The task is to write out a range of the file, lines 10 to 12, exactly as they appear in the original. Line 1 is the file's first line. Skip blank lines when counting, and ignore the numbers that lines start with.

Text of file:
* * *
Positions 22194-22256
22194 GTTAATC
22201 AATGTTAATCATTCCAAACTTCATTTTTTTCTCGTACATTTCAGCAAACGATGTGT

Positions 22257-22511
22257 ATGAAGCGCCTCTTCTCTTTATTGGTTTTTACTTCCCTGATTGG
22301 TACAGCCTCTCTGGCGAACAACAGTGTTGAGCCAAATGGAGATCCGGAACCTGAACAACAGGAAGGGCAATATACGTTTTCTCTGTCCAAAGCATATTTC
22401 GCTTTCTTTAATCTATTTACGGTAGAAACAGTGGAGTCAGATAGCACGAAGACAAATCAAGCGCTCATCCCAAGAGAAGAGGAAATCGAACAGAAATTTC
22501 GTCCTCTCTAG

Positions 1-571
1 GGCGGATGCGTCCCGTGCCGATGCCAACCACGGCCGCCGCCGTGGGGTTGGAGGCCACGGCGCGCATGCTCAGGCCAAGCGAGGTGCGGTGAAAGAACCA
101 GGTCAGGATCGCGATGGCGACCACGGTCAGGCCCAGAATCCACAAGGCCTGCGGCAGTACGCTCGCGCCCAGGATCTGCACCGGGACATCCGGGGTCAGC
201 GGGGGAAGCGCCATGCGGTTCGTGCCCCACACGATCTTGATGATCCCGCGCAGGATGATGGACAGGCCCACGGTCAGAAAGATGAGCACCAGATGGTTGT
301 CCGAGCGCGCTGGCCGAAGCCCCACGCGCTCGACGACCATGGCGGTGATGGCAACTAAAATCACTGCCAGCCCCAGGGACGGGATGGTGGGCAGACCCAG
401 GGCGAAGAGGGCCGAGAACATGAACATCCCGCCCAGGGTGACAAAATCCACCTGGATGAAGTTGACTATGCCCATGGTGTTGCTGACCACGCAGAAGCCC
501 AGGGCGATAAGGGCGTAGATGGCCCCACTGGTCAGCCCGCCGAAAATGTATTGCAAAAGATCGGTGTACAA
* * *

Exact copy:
1 GGCGGATGCGTCCCGTGCCGATGCCAACCACGGCCGCCGCCGTGGGGTTGGAGGCCACGGCGCGCATGCTCAGGCCAAGCGAGGTGCGGTGAAAGAACCA
101 GGTCAGGATCGCGATGGCGACCACGGTCAGGCCCAGAATCCACAAGGCCTGCGGCAGTACGCTCGCGCCCAGGATCTGCACCGGGACATCCGGGGTCAGC
201 GGGGGAAGCGCCATGCGGTTCGTGCCCCACACGATCTTGATGATCCCGCGCAGGATGATGGACAGGCCCACGGTCAGAAAGATGAGCACCAGATGGTTGT